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To continue our tradition of traveling for a week (or two) as a graduation present, my family traveled along with two other families to Europe. My friend picked a cruise that left out of Barcelona, Spain and traveled along the Northern Mediterranean for 7 days. This was the best way to get a glimpse of Europe and a get an idea of what to come back and see and what can be seen in a short visit. We traveled to Barcelona, Monaco, Rome, Cinque Terre, and Sicily with a group ranging in ages and types of personalities- so it was bound to create a lot of great experiences. Our flight was great- long for some and short for four of us who had just traveled to Australia the year before. 
     Upon arrival I used my intermediate-at-best Spanish to get us three cabs to take us from El Prat to our condo we rented in the heart of Barcelona. I quickly understood that broken Spanish would not do in some situations such as my conversation with the cab driver. The cab driver listened to me struggle for about two minutes with small talk and then said ‘no hablo espanol’. Surely this guy was messing with me, right? Well he wasn’t- this man was a staunch Catalonian who was only fluent in Catalan, the native language of this region of Spain. Fortunately, we made it to the condo and, with our hand signals, paid what we thought he wanted.
     To set the tone for our trip I have to say that the first place we went was to plaza where the enormous Sagrada Familia is; however, we didn’t go inside first. No, we instead sat at a bar and drank in the open air terrace just in view of Cathedral. With that being said, my friends and I thoroughly enjoyed two weeks with the slack alcohol rules that are so strict in the U.S. We toured Barcelona for the next two full days and I was in awe at the architecture and the beauty of the city.
     Dryers are not often used in Europe so we were excited that our condo had a washer/dryer. This “top of the line” washer/dryer took a couple hours to get working and then would not let us open it up. About the same time we realized the dryer was not going to let us get our clothes out, our taxi arrived. After having multiple housekeepers shake their heads and mutter broken English to us, we were finally able to get the clothes out and hopped in our cab and to just make our boarding time.
     First stop of the cruise: Monaco. Night before waking up at 6 A.M. to go to Monaco: bar and night club. The youngest “adult”, more like oldest kid, in our group had just landed a really good job a couple years out of college so he was the reason for our always-full drinks at the bar. His bar tab of roughly $300 definitely made for a rough morning.  Monaco is interesting because it was a completely different world; for example Monaco has no income tax and already very rich people live there. The famous Monte Carlo casino was lined with Ferraris and Bentleys on one side only to be outdone by the multimillion dollar yachts on the other. We found ourselves out of our league with the French menus and, with no help being offered to this group of foreigners, wandered out of restaurants and onto the beach. From what I remember, this beach was made up of beautiful people and beautiful white sand/pebbles.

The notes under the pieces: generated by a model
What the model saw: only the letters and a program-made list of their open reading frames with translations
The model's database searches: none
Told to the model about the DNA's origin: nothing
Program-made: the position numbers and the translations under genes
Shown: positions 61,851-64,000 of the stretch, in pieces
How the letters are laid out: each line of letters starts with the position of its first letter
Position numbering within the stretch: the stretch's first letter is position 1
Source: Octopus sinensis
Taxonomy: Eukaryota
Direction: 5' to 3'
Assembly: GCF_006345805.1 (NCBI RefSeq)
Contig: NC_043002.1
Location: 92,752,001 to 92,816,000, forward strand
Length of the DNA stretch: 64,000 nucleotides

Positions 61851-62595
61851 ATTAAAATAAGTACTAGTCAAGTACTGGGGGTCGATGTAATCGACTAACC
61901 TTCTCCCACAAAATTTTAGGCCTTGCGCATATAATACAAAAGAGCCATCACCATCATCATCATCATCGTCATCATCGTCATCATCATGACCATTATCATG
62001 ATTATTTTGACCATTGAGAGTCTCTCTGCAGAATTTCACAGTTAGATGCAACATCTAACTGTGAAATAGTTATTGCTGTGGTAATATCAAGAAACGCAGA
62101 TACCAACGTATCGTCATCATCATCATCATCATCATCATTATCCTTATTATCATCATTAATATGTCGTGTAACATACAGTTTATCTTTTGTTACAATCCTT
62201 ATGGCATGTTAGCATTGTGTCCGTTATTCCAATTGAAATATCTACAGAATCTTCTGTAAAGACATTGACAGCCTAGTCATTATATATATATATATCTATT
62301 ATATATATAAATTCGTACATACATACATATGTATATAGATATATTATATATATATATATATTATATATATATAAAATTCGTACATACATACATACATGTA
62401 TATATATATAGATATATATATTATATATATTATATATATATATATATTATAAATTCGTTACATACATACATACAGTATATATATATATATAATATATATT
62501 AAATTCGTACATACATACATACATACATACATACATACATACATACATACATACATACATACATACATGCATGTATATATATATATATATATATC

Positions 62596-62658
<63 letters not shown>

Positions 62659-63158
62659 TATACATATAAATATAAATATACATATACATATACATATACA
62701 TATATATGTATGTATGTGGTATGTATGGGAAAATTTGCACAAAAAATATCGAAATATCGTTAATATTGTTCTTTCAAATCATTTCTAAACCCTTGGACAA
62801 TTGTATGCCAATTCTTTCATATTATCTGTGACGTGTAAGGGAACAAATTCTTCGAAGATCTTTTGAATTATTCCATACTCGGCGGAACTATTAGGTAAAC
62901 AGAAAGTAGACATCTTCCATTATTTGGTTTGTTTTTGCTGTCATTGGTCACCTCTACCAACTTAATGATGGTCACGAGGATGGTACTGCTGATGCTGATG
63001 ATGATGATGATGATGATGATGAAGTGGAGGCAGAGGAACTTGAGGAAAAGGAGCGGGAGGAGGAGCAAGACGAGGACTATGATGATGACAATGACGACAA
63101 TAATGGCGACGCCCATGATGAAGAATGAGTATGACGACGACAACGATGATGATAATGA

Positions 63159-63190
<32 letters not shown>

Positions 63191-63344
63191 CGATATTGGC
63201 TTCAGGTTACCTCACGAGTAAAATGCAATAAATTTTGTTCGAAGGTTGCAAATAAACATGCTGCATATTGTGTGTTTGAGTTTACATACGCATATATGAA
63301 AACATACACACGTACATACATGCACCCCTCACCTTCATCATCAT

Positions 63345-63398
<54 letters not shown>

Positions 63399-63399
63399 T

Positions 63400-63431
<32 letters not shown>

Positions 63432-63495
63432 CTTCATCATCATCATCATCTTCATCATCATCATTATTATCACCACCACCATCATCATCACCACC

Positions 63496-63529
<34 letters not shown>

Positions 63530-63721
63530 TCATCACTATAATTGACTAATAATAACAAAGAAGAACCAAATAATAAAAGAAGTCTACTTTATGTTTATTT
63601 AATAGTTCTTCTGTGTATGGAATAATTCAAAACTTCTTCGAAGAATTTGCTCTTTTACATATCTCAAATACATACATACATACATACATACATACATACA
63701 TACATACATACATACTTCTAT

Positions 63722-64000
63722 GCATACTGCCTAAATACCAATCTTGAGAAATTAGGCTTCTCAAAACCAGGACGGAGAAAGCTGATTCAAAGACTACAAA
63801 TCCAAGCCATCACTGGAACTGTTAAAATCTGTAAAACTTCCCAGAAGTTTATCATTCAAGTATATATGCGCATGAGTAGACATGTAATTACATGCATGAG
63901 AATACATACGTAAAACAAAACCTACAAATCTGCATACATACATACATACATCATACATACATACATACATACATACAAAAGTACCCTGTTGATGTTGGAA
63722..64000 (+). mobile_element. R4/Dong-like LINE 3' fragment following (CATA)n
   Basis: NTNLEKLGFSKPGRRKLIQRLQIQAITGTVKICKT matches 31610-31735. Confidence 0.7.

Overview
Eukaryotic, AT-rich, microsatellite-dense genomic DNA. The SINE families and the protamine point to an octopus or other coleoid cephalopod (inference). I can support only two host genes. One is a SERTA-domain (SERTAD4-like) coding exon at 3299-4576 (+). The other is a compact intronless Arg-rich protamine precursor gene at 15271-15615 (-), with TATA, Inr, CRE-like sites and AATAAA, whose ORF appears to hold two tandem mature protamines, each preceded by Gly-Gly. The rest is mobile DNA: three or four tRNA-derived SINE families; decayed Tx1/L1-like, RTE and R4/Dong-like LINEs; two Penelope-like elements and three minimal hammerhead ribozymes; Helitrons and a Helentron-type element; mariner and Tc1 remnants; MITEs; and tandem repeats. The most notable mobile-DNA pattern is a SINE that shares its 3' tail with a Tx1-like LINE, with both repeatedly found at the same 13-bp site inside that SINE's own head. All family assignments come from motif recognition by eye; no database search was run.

Onward to Rome where we were able to expand our cultural and historical horizons even more. Due to our limited stay in Rome, I was not able to see even close to everything; however, we were fortunate to spend a large amount of the day in the Vatican. The Vatican, the smallest autonomous state in the world, is probably one of the most easily recognized tourist attractions in Europe. We also saw the infamous Coliseum and moved on to the next place. 
     Cinque Terre is a group of 5 old fishing towns on the coast of the Mediterranean that has become a very touristy spot. One can either opt for seeing all five towns and take a ferry from town to town or take a fairly tough hike from one town to the next. We, of course, took the ferry and got to see a lot in our brief visit. The coasts are lined with multi-colored houses that are built one on top of the other with, depending on the vantage point, either a beautiful ocean background or a terraced masterpiece of gardens all the way up the steep cliffs. The best parts of this area were the views, the strong alcoholic limoncello, and unbelievable gelato.
     Seeing Pompeii was a great experience because I didn’t really understand what exactly had happened in the town prior to touring it. We learned that the city was almost completely covered by twenty-five meters of volcanic ash and tephra and it wasn’t discovered until sometime later by mistake. The town was really neat to walk around and there were some cool structures such as a small coliseum and a whore house (there are actually penises carved in the ground pointing towards this hot spot). 
     Last stop was Palermo where we went on a tour called “mysterious Palermo”. It turned out to be a great tour, but sort of creepy as we toured the catacombs. Catacombs are underground burial sites and we were shown a bunch of mummified people some of which looked as if they just died. I would recommend this tour (not to the weak-stomached) because it was a good change of pace from the more exotic tours we had been taking. 
     All in all this was the number one way to see Europe in a nutshell. Obviously, this is a more glorified version of Europe as you only see the highlights; however, it is great to figure out what you like, don’t like, and have to come back and see again. I have to say this inspired me to continue traveling as I have been back to Europe twice since (2008-2011).

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Comment by Northeast News on October 20, 2011 at 11:44am
A good explanation of why some of us like cruises, especially to new places.

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